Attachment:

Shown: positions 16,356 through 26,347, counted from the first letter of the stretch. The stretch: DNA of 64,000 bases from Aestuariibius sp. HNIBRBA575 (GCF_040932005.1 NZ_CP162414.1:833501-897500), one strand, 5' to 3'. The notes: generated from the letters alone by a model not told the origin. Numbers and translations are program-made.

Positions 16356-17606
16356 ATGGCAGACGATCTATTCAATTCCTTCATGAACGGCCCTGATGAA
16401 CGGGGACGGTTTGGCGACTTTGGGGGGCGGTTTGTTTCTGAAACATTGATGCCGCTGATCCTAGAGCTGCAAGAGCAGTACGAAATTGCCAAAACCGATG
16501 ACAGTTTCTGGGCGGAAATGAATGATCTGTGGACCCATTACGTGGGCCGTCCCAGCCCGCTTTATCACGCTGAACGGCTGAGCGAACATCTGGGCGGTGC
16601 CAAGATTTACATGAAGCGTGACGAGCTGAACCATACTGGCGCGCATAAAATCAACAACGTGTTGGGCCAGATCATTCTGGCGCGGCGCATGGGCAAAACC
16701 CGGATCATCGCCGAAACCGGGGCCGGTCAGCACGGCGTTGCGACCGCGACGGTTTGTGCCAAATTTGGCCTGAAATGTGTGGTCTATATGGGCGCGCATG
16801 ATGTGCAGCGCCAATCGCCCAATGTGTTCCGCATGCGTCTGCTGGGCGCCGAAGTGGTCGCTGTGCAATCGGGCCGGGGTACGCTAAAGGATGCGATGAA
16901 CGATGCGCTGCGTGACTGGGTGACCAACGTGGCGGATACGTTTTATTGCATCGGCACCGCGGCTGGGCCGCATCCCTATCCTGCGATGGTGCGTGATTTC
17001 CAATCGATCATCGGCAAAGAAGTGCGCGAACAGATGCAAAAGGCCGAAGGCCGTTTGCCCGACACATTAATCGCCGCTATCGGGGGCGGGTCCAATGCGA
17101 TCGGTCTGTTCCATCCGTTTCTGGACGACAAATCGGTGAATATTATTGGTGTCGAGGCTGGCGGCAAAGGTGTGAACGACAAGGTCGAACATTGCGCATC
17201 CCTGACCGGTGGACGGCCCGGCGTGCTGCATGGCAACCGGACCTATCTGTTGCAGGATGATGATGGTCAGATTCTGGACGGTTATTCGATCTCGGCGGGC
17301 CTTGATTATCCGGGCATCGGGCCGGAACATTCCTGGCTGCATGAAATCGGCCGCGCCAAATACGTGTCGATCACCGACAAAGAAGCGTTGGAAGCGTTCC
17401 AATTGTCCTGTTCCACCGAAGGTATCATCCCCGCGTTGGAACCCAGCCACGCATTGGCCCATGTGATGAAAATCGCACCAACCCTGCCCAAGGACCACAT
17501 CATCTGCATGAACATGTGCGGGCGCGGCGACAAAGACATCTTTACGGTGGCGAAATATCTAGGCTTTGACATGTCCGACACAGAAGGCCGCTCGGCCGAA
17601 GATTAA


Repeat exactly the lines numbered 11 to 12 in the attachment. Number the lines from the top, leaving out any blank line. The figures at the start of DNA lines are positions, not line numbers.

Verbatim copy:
17101 TCGGTCTGTTCCATCCGTTTCTGGACGACAAATCGGTGAATATTATTGGTGTCGAGGCTGGCGGCAAAGGTGTGAACGACAAGGTCGAACATTGCGCATC
17201 CCTGACCGGTGGACGGCCCGGCGTGCTGCATGGCAACCGGACCTATCTGTTGCAGGATGATGATGGTCAGATTCTGGACGGTTATTCGATCTCGGCGGGC